These factors influenced and affected the Union and Confederate armies as they campaigned. Likewise, the advances weaponry particularly the rifled musket, posed a conundrum for officers educated in the Napoleonic tactics that both armies began the war. Those tactics were developed at a time when the maximum effective range of muskets was barely 100 meters. Yet by 1860 the rifled muskets had an effective range of about 400 meters, and the advent of the repeating rifle increased the firepower available to individual soldiers. Yet despite the increase in range and accuracy that came with the rifled musket tactics were slow to change.
Ante-bellum US Army leadership was most influenced by the theories of Henri Jomini, Clausewitz had yet to make his appearance in America. Dennis Hart Mahan, a professor at West Point challenged Jominian orthodoxy and modified “the current orthodoxy by rejecting its central tenants-primarily offensive assault tactics.”[i] Thus there was a tension in American military thought between the followers of Jomini and Mahan. Conservative Jominian thinking predominated much of the Army, and within the army “Mahan’s decrees failed to win universal applause.”[ii]
However, Mahan did influence many future leaders of both the Union and Confederate armies who participated in his “Napoleon Club,” a military round table at West Point. [iii] Mahan’s greatest contributions were his development of the active defense and emphasis on victory through maneuver. Mahan’s thought contrasted with that of Jomini who thought maneuver was risky and believed that purpose of war was the “defeat of the enemy’s army.” As we look the Gettysburg campaign it is important to note how much Lee was affected by the thought of Jomini as he attempted to defeat the Army of the Potomac, while ignoring the advice of Longstreet to use maneuver and active defense too his advantage.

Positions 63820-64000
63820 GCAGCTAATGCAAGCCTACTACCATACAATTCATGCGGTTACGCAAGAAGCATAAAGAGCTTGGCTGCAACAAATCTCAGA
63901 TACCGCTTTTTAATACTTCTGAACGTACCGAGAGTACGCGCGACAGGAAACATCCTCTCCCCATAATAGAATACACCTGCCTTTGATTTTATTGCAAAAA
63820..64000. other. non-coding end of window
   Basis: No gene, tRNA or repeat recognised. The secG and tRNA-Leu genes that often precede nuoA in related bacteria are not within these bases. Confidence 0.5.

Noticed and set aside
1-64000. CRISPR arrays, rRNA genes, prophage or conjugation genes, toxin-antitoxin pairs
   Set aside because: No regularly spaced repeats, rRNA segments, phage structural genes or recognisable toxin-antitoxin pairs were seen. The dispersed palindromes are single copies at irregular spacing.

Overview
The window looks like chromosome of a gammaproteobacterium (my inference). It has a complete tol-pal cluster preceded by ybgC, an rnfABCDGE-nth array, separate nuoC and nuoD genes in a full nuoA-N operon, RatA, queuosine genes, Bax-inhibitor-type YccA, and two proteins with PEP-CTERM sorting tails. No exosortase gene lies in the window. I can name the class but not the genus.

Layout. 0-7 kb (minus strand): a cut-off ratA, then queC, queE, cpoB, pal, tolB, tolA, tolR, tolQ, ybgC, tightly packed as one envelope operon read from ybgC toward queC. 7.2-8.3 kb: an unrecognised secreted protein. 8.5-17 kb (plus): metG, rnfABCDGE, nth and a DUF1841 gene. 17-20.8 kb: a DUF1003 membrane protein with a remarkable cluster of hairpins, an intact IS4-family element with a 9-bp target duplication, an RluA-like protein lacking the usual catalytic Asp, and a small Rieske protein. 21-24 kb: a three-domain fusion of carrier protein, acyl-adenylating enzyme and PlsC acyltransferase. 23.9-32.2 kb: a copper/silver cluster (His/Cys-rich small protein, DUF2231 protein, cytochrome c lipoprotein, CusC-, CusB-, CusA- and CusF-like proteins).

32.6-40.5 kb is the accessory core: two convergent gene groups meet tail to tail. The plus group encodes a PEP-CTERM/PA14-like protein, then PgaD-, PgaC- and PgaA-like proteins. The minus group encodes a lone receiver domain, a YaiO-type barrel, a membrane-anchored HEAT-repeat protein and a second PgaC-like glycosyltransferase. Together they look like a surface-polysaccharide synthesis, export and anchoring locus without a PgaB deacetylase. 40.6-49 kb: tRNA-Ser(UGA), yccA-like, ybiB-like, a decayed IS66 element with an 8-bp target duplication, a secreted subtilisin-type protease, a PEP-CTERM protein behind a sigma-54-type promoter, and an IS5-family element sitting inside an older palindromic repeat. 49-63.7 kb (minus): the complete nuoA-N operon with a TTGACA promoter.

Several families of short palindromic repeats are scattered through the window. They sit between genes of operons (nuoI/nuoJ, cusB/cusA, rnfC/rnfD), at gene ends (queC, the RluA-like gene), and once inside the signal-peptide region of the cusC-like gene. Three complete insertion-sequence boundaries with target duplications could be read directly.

Mahan emphasized the use of “maneuver to occupy the enemy’s territory or strategic points.” [iv] Edward Hagerman wrestles with the disjointed developments in infantry, artillery and cavalry tactics of the ante-bellum Army in his book The American Civil War and the Origins of Modern Warfare. Hagerman surmised that “Military thinking, and even more strategic organization, remained essentially within the Napoleonic tradition filtered through an eighteenth-century world view….” He asserted that “A broader vision was necessary to pose an alternative to the mechanistic program.”[v]
The leaders who organized the vast armies that fought during the war were influenced more than military factors. Social, political, economic, scientific and even religious factors influenced their conduct of the war. Commanders educated at West Point who had previously commanded small units were faced with the task of organizing, training and employing large armies made up primarily of militia units and volunteers. Most had little experience commanding such units and their experience with militia and volunteer formations during the Mexican War did not increase their appreciation for them or their leaders.
The 2nd Michigan Regiment: Most Civil War Units on both sides were State Regiments